Although there is no accurate record of Harrison Cox’s youth, witnesses indicate that he was a survivor of an Indian attack on a boat in the Ohio River which took his mother and father’s lives. He was raised by a family in the Chillicothe, Ohio area. Cox later married.
When the Civil War broke out, he enlisted with the Ohio 60th Infantry, which saw skirmishes leading to Harpers Ferry, W. Va. He served with General Miles at Harpers Ferry, was bayoneted and captured along with the whole garrison of nearly 16,000 Union Troops. The captured garrison was moved to Annapolis, Md. Because of his wounds, Cox was repatriated and sent to Chicago for release from the Army, with a restriction to not reenlist for two years.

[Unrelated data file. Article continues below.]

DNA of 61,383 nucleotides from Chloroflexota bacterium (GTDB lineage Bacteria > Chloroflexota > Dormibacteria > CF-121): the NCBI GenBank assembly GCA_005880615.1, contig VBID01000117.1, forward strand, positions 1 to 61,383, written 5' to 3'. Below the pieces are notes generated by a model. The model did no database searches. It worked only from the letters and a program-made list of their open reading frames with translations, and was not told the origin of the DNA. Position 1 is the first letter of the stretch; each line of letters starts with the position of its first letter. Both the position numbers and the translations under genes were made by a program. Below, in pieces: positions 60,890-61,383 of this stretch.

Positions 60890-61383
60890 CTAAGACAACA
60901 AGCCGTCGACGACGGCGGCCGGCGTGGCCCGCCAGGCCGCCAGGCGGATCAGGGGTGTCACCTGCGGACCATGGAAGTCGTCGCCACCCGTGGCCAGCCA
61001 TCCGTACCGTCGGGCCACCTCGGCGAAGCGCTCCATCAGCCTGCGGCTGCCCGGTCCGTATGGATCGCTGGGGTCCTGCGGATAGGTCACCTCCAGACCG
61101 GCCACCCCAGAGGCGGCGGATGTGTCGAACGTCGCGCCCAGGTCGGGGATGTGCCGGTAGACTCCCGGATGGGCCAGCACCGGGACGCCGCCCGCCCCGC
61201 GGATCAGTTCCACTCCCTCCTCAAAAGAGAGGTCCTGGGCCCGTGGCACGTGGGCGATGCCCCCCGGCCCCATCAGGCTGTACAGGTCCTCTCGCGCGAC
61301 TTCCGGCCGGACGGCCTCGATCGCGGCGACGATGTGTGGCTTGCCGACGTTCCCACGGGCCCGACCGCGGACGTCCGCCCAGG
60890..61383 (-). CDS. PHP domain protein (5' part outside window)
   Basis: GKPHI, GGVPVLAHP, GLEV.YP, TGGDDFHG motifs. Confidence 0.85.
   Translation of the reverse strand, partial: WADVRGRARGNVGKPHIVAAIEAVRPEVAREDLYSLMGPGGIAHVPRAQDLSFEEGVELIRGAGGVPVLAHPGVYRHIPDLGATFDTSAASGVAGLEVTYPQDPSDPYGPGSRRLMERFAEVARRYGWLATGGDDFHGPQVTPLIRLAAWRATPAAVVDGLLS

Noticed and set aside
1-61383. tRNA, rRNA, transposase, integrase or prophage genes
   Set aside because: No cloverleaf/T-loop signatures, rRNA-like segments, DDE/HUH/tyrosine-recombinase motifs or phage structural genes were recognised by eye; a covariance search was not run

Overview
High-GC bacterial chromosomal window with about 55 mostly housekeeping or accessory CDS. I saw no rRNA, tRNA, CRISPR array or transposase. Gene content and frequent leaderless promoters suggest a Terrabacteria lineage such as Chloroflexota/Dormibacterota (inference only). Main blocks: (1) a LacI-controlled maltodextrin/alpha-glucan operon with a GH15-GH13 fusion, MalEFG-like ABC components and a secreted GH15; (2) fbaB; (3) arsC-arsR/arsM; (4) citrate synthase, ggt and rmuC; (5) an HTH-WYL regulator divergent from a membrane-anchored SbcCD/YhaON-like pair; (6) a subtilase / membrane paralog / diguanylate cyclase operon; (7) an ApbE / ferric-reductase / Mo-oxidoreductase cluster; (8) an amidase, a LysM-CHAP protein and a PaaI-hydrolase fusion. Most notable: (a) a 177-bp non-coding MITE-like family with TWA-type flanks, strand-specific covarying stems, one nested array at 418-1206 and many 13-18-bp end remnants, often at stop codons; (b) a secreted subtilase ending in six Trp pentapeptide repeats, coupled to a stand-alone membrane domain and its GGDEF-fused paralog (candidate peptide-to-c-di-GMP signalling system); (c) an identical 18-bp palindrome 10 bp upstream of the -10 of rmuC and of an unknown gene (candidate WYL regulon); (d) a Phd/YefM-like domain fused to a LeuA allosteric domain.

Two years later, he reenlisted with the Ohio 89th Infantry. He marched with General Sherman and was again wounded in the shoulder, but remained on active duty until the end of the Civil War. He marched in the Victory Grand March in Washington, DC.
Cox returned to Ohio and eventually the family moved to Nebraska where he farmed until his death at 86 years old.
Return to the Veterans Wall